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Big Data: The Proof of Concept Project

  • August 8, 2013
  • By David Leininger
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Big data. Many words and emotions flow from such two little words. Technologists and IT mavens have their take. That group in marketing hears the siren call of one-stop for their social media analysis. C-level executives in all industries are aware and seeking the value for their organizations.

As the volume, velocity, and variety of data continues to grow exponentially, proving the value of big data environments and initiatives is a common topic of discussion. One approach is to point to articles of successful implementations by others facing similar objectives. Another approach is to believe all that is said in webinars provided solely by product vendors. This article suggests steps to building a proof of concept that can lead to a decision for implementing a full-scale big data environment.

The Project Champion

Your organization's culture will determine whether you start your proof of concept as a skunkworks or as a formally organized project. Either way, the project will need a visionary leader with close ties to executives in one or more business units. This leader is not the person who can recite the command line installation procedures for Hadoop from memory. This person is one charged with solving a pain point in the company. He or she is your champion. That person knows that the problem can be solved within 30 or 60 days, and knows that 90 days is too long. The champion likely has more business acumen than development chops, and isn't likely to be duped into needlessly long discussions in technical jargon. The champion is also interested in data and knows enough about development to stay away from the bits.

Address a Real Problem

The proof of concept isn't meant to solve the problems that have the attention of a dozen managers. The champion must concisely state a problem. People on the project must be able to clearly grasp the purpose and desired outcome. The team of developers and analysts implementing the proof of concept is probably fewer than ten people, and a team of three might be sufficient. One person and one champion? There is not enough value placed on the proof of concept, perhaps.

Use Real Data

A proof of concept whose results need to be explained with '...and if we were to use actual data…' has an air of wasted cycles to executives. The champion has a real problem, so use real data. A few terabytes of corporate data and a few related public datasets might be all that is needed to surface the measures of a pain point.

To The Cloud!

There are a number of well-positioned companies offering cloud-based big data platforms. Yes, one of the attractions of big data is the commodity servers that can be used to scale out an environment, rapidly and relatively inexpensively. If you build internally, there may be roadblocks in introducing hardware to a network, especially if the hardware is currently foreign to the standards. Proof of concepts should avoid roadblocks, not roll through them. The champion can probably put the cloud fees on a corporate card.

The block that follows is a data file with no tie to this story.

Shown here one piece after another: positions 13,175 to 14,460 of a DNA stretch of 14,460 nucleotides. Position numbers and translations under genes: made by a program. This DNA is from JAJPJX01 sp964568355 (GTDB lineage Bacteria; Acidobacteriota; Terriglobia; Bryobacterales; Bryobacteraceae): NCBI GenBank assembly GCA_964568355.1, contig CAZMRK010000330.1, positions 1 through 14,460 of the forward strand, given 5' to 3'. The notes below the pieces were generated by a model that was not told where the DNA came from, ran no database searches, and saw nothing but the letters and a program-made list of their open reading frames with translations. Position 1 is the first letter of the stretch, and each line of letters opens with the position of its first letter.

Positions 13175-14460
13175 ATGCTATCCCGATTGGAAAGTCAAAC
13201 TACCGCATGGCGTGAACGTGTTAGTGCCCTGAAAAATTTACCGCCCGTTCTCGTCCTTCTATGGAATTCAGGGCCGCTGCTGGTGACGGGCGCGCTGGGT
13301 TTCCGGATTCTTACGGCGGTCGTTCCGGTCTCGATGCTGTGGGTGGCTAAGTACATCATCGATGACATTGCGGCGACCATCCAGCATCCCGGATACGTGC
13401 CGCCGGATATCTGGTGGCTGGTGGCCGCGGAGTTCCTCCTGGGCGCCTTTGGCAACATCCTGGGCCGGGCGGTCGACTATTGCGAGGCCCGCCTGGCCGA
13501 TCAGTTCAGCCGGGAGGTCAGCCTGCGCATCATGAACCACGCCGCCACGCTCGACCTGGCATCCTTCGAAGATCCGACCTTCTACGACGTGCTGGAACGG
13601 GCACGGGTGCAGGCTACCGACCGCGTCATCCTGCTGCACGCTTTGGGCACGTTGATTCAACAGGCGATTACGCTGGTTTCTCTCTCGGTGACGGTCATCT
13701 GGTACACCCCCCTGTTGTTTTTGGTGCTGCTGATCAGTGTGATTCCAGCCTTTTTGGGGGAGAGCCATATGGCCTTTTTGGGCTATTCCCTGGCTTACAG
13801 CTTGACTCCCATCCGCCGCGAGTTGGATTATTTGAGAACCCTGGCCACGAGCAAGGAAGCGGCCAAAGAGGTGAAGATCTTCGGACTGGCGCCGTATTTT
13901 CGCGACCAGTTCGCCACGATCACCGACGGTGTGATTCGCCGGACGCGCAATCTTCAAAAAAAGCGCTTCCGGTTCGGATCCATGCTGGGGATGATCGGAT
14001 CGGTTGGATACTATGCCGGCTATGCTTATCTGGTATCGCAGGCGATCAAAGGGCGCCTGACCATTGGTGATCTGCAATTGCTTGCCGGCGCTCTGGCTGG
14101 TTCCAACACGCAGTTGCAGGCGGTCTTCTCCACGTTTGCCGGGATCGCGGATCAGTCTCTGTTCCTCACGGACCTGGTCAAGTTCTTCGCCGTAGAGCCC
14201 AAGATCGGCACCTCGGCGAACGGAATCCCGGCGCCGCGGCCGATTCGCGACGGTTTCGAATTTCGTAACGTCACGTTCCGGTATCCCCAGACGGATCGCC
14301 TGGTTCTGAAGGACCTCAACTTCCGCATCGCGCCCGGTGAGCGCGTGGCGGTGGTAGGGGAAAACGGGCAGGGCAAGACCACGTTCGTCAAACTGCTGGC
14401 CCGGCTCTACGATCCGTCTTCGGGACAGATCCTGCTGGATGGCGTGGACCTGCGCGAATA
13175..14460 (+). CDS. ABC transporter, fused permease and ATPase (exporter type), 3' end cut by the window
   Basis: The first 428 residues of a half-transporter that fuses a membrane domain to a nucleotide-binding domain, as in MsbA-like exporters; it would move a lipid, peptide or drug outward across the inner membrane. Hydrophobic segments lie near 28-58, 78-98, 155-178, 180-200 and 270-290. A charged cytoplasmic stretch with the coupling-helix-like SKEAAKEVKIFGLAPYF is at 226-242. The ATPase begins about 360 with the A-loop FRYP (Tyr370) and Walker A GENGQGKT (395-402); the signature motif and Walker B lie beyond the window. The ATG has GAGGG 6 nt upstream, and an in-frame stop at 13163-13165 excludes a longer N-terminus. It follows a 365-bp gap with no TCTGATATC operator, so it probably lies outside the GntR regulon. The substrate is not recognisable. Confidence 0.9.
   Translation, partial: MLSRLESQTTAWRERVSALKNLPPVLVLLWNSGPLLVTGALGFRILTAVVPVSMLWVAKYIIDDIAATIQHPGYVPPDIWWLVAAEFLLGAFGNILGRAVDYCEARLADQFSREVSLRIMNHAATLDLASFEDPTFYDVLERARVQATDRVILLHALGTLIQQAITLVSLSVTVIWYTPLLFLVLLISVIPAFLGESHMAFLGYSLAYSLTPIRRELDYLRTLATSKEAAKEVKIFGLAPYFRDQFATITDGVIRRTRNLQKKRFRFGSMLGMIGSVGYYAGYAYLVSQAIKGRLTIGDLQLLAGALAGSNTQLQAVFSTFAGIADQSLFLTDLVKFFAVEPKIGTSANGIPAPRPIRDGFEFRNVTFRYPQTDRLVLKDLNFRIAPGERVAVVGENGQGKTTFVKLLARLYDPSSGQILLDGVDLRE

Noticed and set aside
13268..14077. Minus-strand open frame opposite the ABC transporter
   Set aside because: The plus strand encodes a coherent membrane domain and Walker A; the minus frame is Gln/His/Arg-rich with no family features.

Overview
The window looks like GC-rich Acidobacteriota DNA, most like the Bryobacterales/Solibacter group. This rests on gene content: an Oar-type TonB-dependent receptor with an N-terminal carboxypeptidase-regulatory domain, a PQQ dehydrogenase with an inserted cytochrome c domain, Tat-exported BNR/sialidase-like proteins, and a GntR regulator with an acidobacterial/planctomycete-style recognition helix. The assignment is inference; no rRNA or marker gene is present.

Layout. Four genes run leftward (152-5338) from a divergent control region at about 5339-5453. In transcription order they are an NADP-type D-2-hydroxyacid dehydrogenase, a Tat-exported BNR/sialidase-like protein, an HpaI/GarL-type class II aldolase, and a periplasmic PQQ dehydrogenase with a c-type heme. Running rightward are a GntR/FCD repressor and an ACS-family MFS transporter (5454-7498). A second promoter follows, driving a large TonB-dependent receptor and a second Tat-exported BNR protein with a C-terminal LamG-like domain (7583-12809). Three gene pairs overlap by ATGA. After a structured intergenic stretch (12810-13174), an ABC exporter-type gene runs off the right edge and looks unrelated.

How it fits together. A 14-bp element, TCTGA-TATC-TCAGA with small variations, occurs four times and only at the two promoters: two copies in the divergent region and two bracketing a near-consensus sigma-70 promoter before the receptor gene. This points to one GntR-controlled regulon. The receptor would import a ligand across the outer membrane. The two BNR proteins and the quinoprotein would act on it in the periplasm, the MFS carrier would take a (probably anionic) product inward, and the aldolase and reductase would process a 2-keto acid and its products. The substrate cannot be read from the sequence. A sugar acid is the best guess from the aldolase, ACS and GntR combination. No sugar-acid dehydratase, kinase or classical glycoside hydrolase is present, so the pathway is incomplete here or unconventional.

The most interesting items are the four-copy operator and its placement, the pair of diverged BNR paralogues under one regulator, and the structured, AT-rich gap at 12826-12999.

Model The Solution

Whether you implement a Hadoop-based or NoSQL solution will be a function of the Real Problem that you are addressing. In either case, a datastore will need to be modeled. Data acquisition and loading procedures will be implemented and tested. Multiple iterations will take place. Restartability of processes will be developed. Analysis methodologies will be chosen and tried and changed. The champion's problem will be front-and-center to the team's efforts. It is at this phase of the proof of concept that restraint must be exercised, in lieu of building out a much larger project that could, when finalized, solve many more problems. Or, create many more problems in a proof of concept.

Include Visualizations

Think alerts and timelines rather than page after page of charts. Key findings will be tied to measures defined by the champion and sought by the team from the beginning. Show those in a couple of beautiful visualizations using evaluation versions of popular tools.

Measures and Metrics and the Story

What do people remember? The management team remembers a small number of measures, if repeated several times during the project. The champion remembers the progress and the emerging solution as defined by the metrics. The executives remember the story of how the pain point was initiated, found, and solved.

Document The Steps

When the proof of concept is shown to be successful in solving a pain point, and is greenlighted for larger implementation, documentation on the server setup and data integration tasks will speed the next phase.

Are big data projects ever started with just a couple of months of server time from Amazon? Yes, and a key to success is a proof of concept project focused on a real need, defined by a person who can usher the project along to completion.

Dave Leininger has been a Data Consultant for 30 years. In that time, he has discussed data issues with managers and executives in hundreds of corporations and consulting companies in 20 countries. Mr. Leininger has shared his insights on data warehouse, data conversion, and knowledge management projects with multi-national banks, government agencies, educational institutions and large manufacturing companies. Reach him at Fusion Alliance at dleininger@FusionAlliance.com.


Tags: Cloud, Enterprise, big data




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